Kim Jong-un: North Korean leader claims to have hydrogen bomb
11 December 2015
Kim Jong-un claims to have added a hydrogen bomb to his country's arsenal, in what would be a major step forward in the country's nuclear capabilities.
North Korea is "a powerful nuclear weapons state ready to detonate a self-reliant A-bomb and H-bomb to reliably defend its sovereignty and the dignity of the nation", he was quoted by state media as saying.
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But the United State was among several countries to dismiss the leader's claim, insisting that there was no evidence to suggest such a weapon had been developed.
White House spokesman Josh Earnest did, however, say that the US takes "very seriously" the threat that is posed by North Korea in its ambitions to develop nuclear weapons, the BBC reports.
The South Korean defence ministry said it was continuing to monitor and track "any and all" of its neighbour's nuclear activities. "So far, we have not noticed any unusual movements or activities," it said.
China – North Korea's sole ally – responded to the claims with caution, NBC reports.
"The situation on the Korean peninsula is very delicate, complex and fragile," Chinese Foreign Ministry spokeswoman Huan Chunying told reporters.
"We hope all sides concerned can make constructive efforts for maintaining peace and stability."
Kim's claim comes as a senior United Nations human rights official urged the Security Council to urgently refer North Korea to the International Criminal Court.
The North Korean leader's announcement is "inextricably linked" to the meeting, Jasper Kim, director of the Center for Conflict Management at Seoul's Ewha University told CNN.
"North Korea wants to achieve a stronger bargaining position."
Kim Jong-un 'executed vice-premier' over forestry criticism
North Korea's vice-premier Choe Yong-gon has been executed after criticising Kim Jong-un, say reports.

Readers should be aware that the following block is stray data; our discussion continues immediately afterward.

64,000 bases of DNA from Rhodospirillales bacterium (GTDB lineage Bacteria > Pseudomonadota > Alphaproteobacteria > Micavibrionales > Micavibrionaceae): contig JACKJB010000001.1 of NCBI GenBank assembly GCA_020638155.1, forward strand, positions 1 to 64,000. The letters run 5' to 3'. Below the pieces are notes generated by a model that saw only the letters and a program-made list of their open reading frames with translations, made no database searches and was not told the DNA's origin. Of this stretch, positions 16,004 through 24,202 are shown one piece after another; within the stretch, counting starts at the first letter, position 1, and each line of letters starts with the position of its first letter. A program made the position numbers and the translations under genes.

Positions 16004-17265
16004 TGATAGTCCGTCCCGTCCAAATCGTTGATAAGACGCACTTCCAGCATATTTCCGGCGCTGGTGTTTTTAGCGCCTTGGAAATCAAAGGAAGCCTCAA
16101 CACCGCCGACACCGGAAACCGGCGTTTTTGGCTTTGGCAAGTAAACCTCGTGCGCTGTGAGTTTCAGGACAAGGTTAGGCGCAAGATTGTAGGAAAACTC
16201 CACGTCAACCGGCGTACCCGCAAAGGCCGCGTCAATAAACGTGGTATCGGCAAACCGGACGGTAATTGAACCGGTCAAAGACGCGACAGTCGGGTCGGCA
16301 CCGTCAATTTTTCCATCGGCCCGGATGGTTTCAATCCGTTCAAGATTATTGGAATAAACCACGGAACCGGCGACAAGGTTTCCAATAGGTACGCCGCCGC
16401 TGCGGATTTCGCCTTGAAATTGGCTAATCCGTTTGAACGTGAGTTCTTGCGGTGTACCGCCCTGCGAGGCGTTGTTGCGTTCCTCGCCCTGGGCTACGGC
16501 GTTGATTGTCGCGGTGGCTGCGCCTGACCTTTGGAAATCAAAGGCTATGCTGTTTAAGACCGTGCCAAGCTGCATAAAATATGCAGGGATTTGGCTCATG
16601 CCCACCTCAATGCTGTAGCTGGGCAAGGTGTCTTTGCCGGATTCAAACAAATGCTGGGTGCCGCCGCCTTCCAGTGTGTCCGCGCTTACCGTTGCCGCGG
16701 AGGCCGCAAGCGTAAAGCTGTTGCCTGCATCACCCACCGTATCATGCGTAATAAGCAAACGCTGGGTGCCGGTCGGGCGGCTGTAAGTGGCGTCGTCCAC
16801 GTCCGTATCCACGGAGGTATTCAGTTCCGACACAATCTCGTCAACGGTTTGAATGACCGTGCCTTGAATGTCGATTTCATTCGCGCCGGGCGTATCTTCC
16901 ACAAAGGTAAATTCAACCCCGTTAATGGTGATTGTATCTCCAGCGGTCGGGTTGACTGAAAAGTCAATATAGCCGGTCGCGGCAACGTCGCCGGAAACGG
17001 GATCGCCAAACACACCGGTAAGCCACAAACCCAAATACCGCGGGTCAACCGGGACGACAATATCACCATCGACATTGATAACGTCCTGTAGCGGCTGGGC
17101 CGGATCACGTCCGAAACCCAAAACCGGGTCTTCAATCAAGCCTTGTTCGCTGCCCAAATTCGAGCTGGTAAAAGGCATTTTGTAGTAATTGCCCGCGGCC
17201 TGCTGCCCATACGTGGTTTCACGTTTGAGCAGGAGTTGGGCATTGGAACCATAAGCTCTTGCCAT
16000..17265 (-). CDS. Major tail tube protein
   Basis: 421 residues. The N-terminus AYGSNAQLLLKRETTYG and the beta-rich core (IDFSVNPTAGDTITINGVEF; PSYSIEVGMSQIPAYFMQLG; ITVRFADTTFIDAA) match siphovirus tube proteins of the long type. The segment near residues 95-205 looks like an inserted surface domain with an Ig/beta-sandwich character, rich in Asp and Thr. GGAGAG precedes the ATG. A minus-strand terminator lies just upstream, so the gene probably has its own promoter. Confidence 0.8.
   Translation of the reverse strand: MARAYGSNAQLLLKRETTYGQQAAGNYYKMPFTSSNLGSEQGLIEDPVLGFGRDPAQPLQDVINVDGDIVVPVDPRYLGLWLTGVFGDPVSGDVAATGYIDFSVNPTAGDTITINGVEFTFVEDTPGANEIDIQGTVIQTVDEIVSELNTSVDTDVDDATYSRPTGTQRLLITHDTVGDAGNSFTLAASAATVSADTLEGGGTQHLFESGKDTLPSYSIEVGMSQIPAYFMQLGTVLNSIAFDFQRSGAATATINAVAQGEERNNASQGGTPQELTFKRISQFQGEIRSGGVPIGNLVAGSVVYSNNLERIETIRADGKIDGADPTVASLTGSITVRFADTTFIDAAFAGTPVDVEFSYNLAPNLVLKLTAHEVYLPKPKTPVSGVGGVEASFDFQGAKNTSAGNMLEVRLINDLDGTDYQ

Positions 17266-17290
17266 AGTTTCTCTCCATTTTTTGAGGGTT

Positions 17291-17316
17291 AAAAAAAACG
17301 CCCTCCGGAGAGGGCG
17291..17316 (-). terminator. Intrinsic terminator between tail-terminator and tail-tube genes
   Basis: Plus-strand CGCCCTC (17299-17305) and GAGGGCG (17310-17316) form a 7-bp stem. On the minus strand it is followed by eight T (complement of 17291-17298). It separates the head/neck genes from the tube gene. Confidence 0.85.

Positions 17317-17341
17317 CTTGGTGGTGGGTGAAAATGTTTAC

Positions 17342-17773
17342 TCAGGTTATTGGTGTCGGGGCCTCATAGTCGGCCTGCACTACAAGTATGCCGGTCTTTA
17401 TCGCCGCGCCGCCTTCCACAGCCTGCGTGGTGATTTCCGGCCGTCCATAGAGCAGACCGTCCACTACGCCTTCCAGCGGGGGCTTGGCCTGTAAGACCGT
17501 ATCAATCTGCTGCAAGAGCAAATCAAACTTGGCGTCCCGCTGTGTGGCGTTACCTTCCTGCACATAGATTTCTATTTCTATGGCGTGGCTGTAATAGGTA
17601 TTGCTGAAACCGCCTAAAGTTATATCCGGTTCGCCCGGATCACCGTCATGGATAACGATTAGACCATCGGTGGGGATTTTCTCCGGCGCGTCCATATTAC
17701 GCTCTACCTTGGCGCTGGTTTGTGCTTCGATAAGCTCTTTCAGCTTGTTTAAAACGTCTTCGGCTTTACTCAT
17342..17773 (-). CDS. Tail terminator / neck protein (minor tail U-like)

He was killed after he "expressed discomfort against the young leader's forestation policy", according to the South Korean news agency, Yonhap. The 63-year old was reportedly executed by firing squad earlier this year. Choe was last seen in public in December and had been in the job for just under a year.
He had represented North Korea in trade talks in Seoul in the mid-2000s and his promotion to vice-premier was seen by some as a sign Pyongyang was keen to maintain close ties with the South, the BBC reports.
If confirmed, it is the latest in series of high-level executions to take place under Kim's totalitarian rule. At least 70 high-ranking officials are thought to have been killed since Kim came to power in 2011.
In May, it was reported North Korea's defence minister had been executed by anti-aircraft weapons in front of an audience of hundreds.
The most high-profile execution was in 2013, when Kim's uncle and second-in-command Jang Song-Thaek was sentenced to death after a military tribunal found him guilty of treason. He was also condemned for "half-hearted clapping" during a ceremony for his nephew.
Kim Jong-un's latest innovation: an anti-imperialist time zone
North Korea, largely cut off from the outside world politically, is isolating itself still further by creating its own time zone. State media has announced the nation will commemorate WW2 by turning the clocks back by 30 minutes - permanently.
North Korea is currently in the same zone as Japan and South Korea, nine hours ahead of GMT. From 15 August, however, it will revert to being 8.5 hours ahead – just as the whole Korean peninsula once was.
When the Japanese colonised the peninsula in 1910, says the BBC, they moved the clocks forward 30 minutes to be in synch with their own time zone. Or, as North Korea's state news agency puts it, the "wicked Japanese imperialists … deprived Korea of even its standard time".